W. Edwards Deming taught us—and indeed, Japanese manufacturers themselves during the early years following World War II—that “improving quality begets a natural and inevitable improvement of productivity.” The Deming chain-reaction model is shown below. It’s from his book, Out of the Crisis (MIT Press, 2000 reprint).

Figure 1: Deming’s chain reaction

“Management in some companies in Japan observed in 1948 and 1949 that improvement of quality begets naturally and inevitably an improvement of productivity,” wrote Deming in Out of the Crisis. “This observation came from the work of a number of Japanese engineers who studied literature on quality control supplied by engineers from the Bell Laboratories, then working on General MacArthur’s staff [in Japan]. The literature included Walter A. Shewhart’s book, Economic Control of Quality of Manufactured Product [Van Nostrand, 1931; reprint Martino Fine Books, 2015]. The results were exciting, showing that productivity does indeed improve as variation is reduced, just as prophesied by the methods and logic of Shewhart’s book. As a result of a foreign expert’s visit in the summer of 1950, the chain reaction became engraved in Japan as a way of life.”

Steve Jobs’ story
I’ll finish with a story I heard from Tony Fadell, who worked as a consultant for Apple and helped create the iPod. Fadell said that Steve Jobs didn’t like the “Charge Before Use” sticker on all the electronic gadgets that were available at that time. Jobs argued that the customer had paid money anticipating using the gadget immediately, and that the delay from charging reduced customer satisfaction.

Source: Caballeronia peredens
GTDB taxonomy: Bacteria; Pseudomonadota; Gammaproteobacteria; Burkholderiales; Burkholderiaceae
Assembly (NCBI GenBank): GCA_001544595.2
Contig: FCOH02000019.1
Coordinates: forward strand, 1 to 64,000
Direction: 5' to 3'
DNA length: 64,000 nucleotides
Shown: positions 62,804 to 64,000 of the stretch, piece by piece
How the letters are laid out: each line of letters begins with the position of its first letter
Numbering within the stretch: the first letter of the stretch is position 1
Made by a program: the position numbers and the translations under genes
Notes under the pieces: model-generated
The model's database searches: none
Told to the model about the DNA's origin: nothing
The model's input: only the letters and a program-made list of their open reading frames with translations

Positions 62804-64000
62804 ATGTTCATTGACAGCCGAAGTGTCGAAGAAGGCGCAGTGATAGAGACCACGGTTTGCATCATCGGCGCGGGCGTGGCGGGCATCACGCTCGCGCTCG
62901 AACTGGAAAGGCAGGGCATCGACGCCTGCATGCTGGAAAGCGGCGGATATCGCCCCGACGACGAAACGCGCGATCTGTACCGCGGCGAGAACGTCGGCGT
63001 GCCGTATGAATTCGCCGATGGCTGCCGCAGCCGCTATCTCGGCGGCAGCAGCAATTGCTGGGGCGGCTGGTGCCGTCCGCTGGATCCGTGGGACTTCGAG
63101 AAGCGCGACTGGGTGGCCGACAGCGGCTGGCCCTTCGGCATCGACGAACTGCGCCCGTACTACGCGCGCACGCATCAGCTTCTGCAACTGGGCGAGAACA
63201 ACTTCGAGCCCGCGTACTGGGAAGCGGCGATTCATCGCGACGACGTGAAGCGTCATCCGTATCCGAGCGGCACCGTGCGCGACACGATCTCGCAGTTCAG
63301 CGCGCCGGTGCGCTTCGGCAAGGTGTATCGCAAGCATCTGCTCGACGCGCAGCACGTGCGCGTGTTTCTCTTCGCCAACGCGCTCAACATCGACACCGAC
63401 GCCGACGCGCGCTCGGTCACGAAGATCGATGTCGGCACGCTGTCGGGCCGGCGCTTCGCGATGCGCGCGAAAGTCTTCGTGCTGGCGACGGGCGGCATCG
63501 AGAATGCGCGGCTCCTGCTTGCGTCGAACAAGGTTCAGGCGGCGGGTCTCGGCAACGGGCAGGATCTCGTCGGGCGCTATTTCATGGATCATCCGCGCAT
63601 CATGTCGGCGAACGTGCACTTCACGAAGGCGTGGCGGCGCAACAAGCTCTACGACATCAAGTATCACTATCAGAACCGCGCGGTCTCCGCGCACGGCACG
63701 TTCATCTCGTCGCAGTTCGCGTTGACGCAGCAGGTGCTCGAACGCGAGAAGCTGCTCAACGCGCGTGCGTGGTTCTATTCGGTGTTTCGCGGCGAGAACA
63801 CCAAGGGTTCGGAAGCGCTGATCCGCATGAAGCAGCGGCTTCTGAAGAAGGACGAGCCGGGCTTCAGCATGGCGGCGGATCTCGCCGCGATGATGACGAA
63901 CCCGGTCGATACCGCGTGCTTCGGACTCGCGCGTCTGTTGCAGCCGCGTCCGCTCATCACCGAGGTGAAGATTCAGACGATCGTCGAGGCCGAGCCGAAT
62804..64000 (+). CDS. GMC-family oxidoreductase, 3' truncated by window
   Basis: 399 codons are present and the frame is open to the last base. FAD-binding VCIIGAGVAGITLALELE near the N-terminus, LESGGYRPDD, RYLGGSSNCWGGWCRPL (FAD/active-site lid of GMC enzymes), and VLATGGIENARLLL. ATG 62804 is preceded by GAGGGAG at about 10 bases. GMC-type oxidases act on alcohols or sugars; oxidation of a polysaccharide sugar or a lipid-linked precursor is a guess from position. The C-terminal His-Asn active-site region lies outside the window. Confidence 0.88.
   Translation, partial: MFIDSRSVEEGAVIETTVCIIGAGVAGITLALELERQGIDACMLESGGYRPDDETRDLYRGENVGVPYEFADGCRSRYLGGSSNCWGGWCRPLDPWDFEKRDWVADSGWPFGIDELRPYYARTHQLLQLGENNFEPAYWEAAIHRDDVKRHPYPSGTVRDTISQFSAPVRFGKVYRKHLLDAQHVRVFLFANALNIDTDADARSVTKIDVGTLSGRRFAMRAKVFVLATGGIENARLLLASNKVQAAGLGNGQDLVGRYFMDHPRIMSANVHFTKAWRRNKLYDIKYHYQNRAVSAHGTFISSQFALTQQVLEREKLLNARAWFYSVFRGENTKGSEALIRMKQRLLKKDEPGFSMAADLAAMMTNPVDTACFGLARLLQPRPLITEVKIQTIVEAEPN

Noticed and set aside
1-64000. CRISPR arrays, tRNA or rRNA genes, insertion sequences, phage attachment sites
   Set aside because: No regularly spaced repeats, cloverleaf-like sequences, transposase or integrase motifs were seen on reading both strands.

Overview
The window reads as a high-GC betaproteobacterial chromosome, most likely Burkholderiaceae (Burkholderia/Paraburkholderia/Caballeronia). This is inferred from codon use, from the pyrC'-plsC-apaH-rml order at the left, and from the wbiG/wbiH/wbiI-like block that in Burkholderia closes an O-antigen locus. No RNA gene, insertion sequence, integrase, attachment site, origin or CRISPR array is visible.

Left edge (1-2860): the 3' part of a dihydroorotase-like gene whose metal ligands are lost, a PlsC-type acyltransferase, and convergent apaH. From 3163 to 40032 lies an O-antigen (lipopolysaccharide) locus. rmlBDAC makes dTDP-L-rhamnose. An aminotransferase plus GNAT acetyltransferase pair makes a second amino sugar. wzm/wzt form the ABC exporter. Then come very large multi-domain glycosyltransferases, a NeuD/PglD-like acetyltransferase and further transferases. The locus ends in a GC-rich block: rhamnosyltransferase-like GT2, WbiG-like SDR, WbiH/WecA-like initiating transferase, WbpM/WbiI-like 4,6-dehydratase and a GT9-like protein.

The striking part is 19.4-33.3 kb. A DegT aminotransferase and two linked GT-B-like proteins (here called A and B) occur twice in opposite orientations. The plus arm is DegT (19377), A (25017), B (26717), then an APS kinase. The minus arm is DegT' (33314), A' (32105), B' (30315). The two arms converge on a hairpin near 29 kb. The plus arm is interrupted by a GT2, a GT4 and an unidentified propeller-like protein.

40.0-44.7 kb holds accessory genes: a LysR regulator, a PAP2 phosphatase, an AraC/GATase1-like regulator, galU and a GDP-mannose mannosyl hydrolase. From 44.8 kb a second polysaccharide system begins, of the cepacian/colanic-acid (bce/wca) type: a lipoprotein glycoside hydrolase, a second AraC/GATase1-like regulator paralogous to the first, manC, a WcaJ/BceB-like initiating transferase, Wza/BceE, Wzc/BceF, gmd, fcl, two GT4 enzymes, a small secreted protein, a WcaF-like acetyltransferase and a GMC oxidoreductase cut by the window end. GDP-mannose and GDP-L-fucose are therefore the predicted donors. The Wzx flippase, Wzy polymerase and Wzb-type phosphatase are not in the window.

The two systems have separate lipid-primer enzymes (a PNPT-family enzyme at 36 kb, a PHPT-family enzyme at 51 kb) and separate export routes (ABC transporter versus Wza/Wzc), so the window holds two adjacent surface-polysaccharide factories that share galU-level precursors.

The normal burn-in period used to be 30 minutes for the iPod. The burn-in is part of the quality and reliability inspection, where electronic equipment runs certain cycles for a period of time with the intent of stressing the components to weed out any defective or “weak” parts. Jobs changed the burn-in time to two hours so that when the customer got an iPod, it was fully charged for use right away. This caused a 300-percent increase in the inspection time and affected the lead time as well.

Traditional thinking would argue that this wasn’t a good decision. However, this counterintuitive approach was welcomed by the customers, and now it’s the norm that electronic devices come charged so end users can start using them immediately. In this instance, a focus on quality improved customer satisfaction and, ultimately, market share.

Always keep on learning.

Discuss

About The Author

Harish Jose’s picture

Harish Jose

Harish Jose has more than seven years experience in the medical device field. He is a graduate of the University of Missouri-Rolla (U.S.), where he obtained a master’s degree in manufacturing engineering and published two articles. Harish is an ASQ member with multiple ASQ certifications, including Quality Engineer, Six Sigma Black Belt, and Reliability Engineer. He is a subject matter expert in lean, data science, database programming, and industrial experiments. Harish publishes frequently on his blog harishnotebook. He can be reached on LinkedIn.